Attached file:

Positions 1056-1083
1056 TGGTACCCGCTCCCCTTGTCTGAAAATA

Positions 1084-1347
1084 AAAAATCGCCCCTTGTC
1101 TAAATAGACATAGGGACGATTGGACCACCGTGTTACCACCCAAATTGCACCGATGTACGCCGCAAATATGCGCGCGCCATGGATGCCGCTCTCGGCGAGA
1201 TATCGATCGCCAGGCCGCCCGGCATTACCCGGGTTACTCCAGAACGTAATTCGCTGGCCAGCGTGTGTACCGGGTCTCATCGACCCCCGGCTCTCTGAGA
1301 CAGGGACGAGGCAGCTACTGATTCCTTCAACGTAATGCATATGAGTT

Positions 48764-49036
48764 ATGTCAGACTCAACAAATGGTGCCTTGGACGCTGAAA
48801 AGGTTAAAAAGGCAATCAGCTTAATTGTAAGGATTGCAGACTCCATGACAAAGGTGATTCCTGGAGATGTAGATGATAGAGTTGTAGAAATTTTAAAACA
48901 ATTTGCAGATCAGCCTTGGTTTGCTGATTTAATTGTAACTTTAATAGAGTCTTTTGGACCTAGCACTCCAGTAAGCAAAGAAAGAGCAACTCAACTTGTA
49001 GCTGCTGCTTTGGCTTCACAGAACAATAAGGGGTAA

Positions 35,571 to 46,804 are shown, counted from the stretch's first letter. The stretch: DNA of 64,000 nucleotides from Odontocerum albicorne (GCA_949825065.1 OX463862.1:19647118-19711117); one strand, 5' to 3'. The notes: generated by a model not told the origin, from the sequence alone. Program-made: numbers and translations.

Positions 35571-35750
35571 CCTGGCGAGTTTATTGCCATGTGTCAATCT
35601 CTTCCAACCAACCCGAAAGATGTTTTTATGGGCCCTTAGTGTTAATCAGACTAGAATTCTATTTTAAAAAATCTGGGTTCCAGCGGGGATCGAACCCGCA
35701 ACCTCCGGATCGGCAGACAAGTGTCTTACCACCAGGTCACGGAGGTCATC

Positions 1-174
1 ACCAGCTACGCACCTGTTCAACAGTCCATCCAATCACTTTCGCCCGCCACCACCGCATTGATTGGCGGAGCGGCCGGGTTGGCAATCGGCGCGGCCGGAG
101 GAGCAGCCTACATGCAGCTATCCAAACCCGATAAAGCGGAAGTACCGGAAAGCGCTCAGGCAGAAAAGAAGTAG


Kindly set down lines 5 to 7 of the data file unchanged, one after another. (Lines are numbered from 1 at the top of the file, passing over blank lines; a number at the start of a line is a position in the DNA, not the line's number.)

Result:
1101 TAAATAGACATAGGGACGATTGGACCACCGTGTTACCACCCAAATTGCACCGATGTACGCCGCAAATATGCGCGCGCCATGGATGCCGCTCTCGGCGAGA
1201 TATCGATCGCCAGGCCGCCCGGCATTACCCGGGTTACTCCAGAACGTAATTCGCTGGCCAGCGTGTGTACCGGGTCTCATCGACCCCCGGCTCTCTGAGA
1301 CAGGGACGAGGCAGCTACTGATTCCTTCAACGTAATGCATATGAGTT